Football clubs pay millions and millions for new players, and prices for sports media rights are skyrocketing. Big companies such as Red Bull invest huge sums into Formula 1, hockey, extreme sports and – much to the regret of many traditionalists – into football clubs. Fact is: Today, sports and business are inseparably interwoven. Or to put it more bluntly: Sports has become a business.
That implies: The sports industry is professionalizing. This, in turn, calls for specialists in sports management – not only in the clubs but also in the companies which, mostly via sponsoring, are closely connected to sports or in whose business model sports is an integral component. In this article, I will highlight the knowledge and skills that are needed in this environment.
Exploding prices for media rights
Let’s best start at the beginning: I selected a few very impressive figures as examples to illustrate the development in sports business. Let’s talk about media rights in football: How much do TV broadcasters pay to bring “King Football” from the stadium into the republic’s living rooms?
The television rights for the Bundesliga (National German Football League) season 1965/66, when these rights were sold for the first time, were – from today’s perspective – quite a real bargain: Back then, public broadcasters ARD and ZDF paid 650,000 DM, approximately 300,000 Euro. Ten years later (in the season of 1977/78) the price had already risen to 5.38 million DM, and yet another ten years down the road to 40 million DM (season of 1988/89). The next quantum leap followed in 1992/93, when Kirch-Springer subsidiary ISPR put 700 million DM (approx. 145 million DM per season) on the table for the broadcasting rights for the following five years.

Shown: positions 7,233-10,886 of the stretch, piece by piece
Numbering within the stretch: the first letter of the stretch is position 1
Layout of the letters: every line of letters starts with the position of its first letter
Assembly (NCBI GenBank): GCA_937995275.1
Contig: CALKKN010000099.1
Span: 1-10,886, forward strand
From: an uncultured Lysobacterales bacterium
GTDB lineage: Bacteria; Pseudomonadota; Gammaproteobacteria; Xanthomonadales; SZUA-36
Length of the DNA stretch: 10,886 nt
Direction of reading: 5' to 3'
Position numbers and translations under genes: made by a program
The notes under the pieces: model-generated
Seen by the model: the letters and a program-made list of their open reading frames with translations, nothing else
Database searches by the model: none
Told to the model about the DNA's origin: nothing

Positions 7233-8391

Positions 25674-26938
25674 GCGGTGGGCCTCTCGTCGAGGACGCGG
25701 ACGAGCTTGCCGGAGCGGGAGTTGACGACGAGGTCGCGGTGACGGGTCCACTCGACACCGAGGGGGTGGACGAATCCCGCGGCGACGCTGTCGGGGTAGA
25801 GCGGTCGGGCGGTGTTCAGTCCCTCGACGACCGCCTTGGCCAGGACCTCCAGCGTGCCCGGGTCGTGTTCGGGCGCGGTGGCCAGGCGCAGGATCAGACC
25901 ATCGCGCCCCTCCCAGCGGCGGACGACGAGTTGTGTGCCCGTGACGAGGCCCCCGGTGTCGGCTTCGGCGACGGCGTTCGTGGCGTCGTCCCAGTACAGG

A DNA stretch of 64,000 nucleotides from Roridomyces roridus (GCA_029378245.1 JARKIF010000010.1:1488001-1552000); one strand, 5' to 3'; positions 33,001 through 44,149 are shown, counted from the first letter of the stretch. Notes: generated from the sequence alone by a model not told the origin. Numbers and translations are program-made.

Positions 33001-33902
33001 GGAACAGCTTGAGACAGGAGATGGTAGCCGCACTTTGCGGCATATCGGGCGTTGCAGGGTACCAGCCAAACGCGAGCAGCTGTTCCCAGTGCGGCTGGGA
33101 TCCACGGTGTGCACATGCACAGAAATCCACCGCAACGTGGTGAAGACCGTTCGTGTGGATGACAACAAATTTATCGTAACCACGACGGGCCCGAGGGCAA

And today? The price for the recent Bundesliga season 2014/15 is roughly 628 million Euro. In 2016/17, when the current contract will have expired, it will rise to 835 million per season. By the way, compared to the British Premier League, this is still comparatively inexpensive: For commercialization within the UK alone, British Telecommunications and Sky paid 6.9 billion Euro for three seasons!
In other sports, developments are not that drastic, but the same trend is obvious there, too. Take tennis, for example: Until 1989, it had cost the German public broadcasters ARD and ZDF the moderate amount of 150,000 DM to send the prestigious Wimbledon tournament. In 2011, Sky paid half a million Euro for it.
At this point, I could continue quoting countless financial index figures from sports business: For example, the rising turnovers of sports clubs (Bundesliga achieved its 10. turnover record in 10 consecutive years); or the investments in sports sponsoring (in 2015: worldwide more than 45 billion USD and about 970 million Euro in Germany), where companies pay ever increasing contributions to profit from the positive image of sports and its performers. And even the sports rights marketers themselves have immensely increased in value: In February, a Chinese investor bought Infront for more than a billion Euro.
Sports, Business & Communication
As mentioned, professionalization and capitalization of sports requires experts with distinct theoretical knowledge und the capability to put it into practice. I like to call this requirement profile the “magical triangle of sports, business and communication”, with communication meaning the profound knowledge of the media system, referring to the very close enmeshment between sports and the media sector.